Alongside Gilenya (fingolimod, an S1P modulator), Novartis' multiple sclerosis (MS) portfolio includes Extavia® (interferon beta-1b for subcutaneous injection) which is approved in the US for the treatment of relapsing forms of MS. In Europe, Extavia is approved to treat people with relapsing-remitting MS, secondary progressive MS (SPMS) with active disease and people who have had a single clinical event suggestive of MS.

Investigational compounds include BAF312 (siponimod), under investigation in MS, and OMB157 (ofatumumab), a fully human monoclonal antibody under investigation in relapsing MS. OMB157 targets CD20, and is currently being investigated in two Phase III pivotal studies.

In the US, the Sandoz Division of Novartis markets Glatopa® (glatiramer acetate injection) 20mg/mL, the first generic version of Teva's Copaxone®* 20mg.

*Copaxone® is a registered trademark of Teva Pharmaceutical Industries Ltd.

Disclaimer
This press release contains forward-looking statements within the meaning of the United States Private Securities Litigation Reform Act of 1995. Forward-looking statements can generally be identified by words such as "potential," "can," "will," "plan," "expect," "anticipate," "look forward," "believe," ... etc. etc..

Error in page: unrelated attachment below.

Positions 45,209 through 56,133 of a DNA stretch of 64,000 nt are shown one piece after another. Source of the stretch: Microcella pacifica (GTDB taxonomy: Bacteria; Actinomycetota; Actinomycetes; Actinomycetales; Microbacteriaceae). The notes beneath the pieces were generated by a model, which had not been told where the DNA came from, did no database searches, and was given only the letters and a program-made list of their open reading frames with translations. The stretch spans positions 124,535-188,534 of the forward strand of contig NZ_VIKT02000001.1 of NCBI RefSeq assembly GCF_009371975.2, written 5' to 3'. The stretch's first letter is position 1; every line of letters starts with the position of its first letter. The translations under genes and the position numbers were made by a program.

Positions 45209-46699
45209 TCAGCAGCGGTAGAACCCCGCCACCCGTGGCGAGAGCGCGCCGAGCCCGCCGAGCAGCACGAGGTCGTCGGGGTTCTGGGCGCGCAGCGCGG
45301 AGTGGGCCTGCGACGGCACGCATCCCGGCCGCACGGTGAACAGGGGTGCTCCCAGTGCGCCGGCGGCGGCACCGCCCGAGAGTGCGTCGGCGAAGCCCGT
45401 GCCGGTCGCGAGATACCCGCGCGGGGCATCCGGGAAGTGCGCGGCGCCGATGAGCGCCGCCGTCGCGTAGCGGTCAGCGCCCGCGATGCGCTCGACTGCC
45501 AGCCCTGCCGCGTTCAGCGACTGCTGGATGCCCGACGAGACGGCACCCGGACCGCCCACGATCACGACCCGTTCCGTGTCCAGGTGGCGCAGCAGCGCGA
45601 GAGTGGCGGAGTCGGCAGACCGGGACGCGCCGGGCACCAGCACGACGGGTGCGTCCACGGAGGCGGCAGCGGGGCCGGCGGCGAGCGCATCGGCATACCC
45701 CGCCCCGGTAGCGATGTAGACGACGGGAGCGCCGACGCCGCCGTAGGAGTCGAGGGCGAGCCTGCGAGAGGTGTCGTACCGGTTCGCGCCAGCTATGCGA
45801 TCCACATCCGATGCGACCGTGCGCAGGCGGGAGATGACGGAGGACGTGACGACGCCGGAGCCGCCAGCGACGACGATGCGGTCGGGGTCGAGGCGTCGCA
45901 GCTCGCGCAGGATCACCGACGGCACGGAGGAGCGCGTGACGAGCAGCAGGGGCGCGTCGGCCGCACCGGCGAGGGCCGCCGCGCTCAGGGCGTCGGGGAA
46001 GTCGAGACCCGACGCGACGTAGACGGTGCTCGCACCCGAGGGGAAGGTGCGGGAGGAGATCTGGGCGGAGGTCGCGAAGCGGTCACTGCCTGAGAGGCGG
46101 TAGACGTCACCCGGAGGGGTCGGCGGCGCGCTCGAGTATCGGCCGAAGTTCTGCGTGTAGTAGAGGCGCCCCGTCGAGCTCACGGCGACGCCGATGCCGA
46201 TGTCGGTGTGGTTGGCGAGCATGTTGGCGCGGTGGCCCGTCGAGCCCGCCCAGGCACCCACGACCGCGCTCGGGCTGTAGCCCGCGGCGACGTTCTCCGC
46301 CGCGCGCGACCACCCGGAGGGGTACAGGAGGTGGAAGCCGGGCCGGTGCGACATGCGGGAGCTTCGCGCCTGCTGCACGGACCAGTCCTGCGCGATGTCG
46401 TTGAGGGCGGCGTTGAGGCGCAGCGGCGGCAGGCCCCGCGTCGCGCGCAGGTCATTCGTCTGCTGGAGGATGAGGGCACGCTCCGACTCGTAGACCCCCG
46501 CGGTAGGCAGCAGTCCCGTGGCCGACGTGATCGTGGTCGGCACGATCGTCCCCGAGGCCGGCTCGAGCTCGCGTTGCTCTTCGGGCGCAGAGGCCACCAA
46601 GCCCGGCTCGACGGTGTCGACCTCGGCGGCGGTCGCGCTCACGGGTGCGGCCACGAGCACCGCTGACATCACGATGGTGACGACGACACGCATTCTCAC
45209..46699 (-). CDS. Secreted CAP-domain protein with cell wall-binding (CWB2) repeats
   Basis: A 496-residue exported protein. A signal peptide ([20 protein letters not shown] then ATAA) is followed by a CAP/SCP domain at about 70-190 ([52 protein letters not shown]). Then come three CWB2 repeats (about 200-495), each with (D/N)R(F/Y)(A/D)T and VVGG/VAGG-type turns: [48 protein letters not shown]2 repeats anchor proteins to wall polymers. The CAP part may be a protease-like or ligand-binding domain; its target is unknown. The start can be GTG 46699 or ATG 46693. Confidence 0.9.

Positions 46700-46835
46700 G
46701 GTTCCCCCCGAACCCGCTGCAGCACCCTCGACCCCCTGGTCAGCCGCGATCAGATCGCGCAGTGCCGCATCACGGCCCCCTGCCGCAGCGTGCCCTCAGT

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References
[1] Chitnis T et al. PARADIGMS: A Randomised Double-blind Study of Fingolimod Versus Interferon ß-1a in Paediatric Multiple Sclerosis. Late breaking news oral presentation presented at: the 7th Joint ECTRIMS-ACTRIMS meeting on October 28, 2017, Paris, France.
[2] Sormani MP and Bruzzi P. MRI lesions as a surrogate for relapses in multiple sclerosis: a meta-analysis of randomized trials. Lancet Neurol. 2013;12(7):669-76.
[3] Popescu V et al; on behalf of the MAGNIMS Study Group. Brain atrophy and lesion load predict long term disability in multiple sclerosis. J Neurol Neurosurg Psychiatry. 2013;84:1082-1091.
[4] Clinical Trials. Safety and efficacy of fingolimod in pediatric patients with multiple sclerosis. https://clinicaltrials.gov/ct2/show/NCT01892722(link is external)? (link is external). Accessed October 2017.
[5] PubMed Heath. Multiple Sclerosis (MS). http://www.ncbi.nlm.nih.gov/pubmedhealth/PMH0001747/(link is external)? (link is external). Accessed October 2017.
[6] MS Society. Types of MS. https://www.mssociety.org.uk/what-is-ms/types-of-ms (link is external)(link is external)?. Accessed October 2017.